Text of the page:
The international team of the ENCODE, or Encyclopedia Of DNA Elements project, has created an overview of its ongoing large-scale efforts to interpret the human genome sequence.
The April 19 publication of “A User’s Guide to the Encyclopedia of DNA Elements (ENCODE)” in the journal PLoS Biology provides a guide for using the vast amounts of high-quality data and resources produced so far by the project. All of the data, tools to study them, and the paper itself are freely available through multiple websites accessible through encodeproject.org.
“This project requires collaboration from multiple people all over the world at the cutting edge of their fields, working in a coordinated manner to figure out the function of our human genome,” said Dr. Richard Myers, president and director of the HudsonAlpha Institute for Biotechnology and one of the 25 principal investigators of the project. “The importance extends beyond basic knowledge of who and what we are as humans and into understanding of human health and disease.”
The publication demonstrates how ENCODE data can be immediately useful in interpreting associations between single nucleotides and disease, using examples such as the c-Myc gene and cancer. Similar studies are now possible for the thousands of variants identified in genome-wide association studies, addressing mechanistic questions of susceptibility to disease.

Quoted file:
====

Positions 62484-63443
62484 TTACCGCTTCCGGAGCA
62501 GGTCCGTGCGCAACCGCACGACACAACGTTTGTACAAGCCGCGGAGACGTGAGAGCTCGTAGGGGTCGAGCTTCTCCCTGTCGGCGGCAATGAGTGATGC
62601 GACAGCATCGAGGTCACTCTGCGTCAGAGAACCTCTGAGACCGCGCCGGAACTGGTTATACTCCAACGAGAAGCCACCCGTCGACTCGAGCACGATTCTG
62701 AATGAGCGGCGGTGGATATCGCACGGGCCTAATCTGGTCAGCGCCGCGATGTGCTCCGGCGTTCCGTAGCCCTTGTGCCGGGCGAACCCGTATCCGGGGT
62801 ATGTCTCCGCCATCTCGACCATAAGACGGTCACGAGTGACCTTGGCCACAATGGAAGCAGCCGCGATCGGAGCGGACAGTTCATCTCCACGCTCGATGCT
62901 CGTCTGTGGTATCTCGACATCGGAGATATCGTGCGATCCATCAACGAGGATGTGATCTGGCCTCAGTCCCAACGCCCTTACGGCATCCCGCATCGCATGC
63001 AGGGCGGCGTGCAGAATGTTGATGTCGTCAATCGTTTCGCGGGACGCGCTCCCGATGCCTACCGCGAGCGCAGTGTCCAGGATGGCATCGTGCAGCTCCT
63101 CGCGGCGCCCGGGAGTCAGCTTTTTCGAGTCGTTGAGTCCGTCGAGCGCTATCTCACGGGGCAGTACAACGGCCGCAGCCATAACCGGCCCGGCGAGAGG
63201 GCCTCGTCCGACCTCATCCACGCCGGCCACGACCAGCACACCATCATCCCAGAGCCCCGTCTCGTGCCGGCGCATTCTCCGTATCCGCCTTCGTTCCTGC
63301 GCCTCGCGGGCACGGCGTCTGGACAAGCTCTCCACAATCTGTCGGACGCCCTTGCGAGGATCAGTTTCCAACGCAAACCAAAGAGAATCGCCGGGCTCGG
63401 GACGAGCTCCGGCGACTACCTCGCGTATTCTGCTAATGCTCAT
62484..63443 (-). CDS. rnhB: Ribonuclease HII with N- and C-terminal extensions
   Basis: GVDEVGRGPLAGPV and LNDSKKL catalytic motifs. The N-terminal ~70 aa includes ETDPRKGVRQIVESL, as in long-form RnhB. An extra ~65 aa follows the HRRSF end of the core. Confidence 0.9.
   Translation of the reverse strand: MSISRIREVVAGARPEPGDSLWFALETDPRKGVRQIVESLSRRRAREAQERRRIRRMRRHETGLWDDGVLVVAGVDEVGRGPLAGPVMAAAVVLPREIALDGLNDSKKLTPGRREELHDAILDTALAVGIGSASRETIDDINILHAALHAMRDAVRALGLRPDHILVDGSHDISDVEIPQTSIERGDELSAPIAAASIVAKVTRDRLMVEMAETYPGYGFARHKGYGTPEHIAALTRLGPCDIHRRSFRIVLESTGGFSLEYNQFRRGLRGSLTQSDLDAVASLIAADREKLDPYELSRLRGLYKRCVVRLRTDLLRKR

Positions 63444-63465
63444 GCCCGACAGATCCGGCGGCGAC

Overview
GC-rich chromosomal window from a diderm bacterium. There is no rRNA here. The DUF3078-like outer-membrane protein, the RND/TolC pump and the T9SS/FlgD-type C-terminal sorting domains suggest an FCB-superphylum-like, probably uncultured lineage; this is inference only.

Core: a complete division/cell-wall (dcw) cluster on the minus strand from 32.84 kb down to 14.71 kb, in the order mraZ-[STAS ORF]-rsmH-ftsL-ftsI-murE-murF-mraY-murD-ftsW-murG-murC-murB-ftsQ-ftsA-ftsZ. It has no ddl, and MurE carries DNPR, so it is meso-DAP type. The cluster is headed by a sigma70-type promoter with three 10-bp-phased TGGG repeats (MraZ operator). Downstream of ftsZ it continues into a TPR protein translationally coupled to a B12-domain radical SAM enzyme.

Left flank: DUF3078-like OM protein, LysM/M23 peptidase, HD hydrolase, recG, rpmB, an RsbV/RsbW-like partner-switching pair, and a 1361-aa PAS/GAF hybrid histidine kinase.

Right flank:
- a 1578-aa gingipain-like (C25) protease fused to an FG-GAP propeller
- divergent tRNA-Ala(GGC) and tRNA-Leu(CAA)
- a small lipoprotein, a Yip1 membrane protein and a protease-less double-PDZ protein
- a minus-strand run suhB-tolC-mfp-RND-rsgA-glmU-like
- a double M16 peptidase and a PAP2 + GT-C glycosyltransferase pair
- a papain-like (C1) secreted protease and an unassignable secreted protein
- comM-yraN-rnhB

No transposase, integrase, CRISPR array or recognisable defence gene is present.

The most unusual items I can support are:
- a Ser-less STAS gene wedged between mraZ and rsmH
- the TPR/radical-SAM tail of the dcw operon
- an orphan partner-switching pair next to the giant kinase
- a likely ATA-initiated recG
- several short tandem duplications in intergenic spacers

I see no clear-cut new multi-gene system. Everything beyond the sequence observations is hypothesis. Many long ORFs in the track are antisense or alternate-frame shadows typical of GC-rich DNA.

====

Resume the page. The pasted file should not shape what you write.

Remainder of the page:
Dr. Ewan Birney, senior scientist at the European Bioinformatics Institute and another principal investigator, commented “We knew four years ago, from our publication of ENCODE techniques on 1 percent of the genome, that we had an unprecedented view of how biology works on those regions. By extending our work to the entire genome, we see the immediate impact on the interpretation of noncoding variants identified in genome-wide association studies. These studies are disease-driven but have not always yielded clear next steps, and ENCODE data provide those scientists with some new paths to follow.”
Scientists with the ENCODE Project are applying up to 20 different tests in 108 commonly used cell lines to compile these important data. The current paper not only tells how to find the data, but also explains how to apply the data to interpret the human genome.
One can think of determining the human DNA sequence alone as finding a new language, but without a key to interpret the letters within. The ENCODE project adds data such as where RNA is produced from our DNA, where proteins bind to DNA, and where parts of our DNA are augmented by additional chemical markers. These proteins and chemical additions are keys to understanding how different cells within our bodies are interpreting the language of DNA.
Source: HudsonAlpha via EurekAlert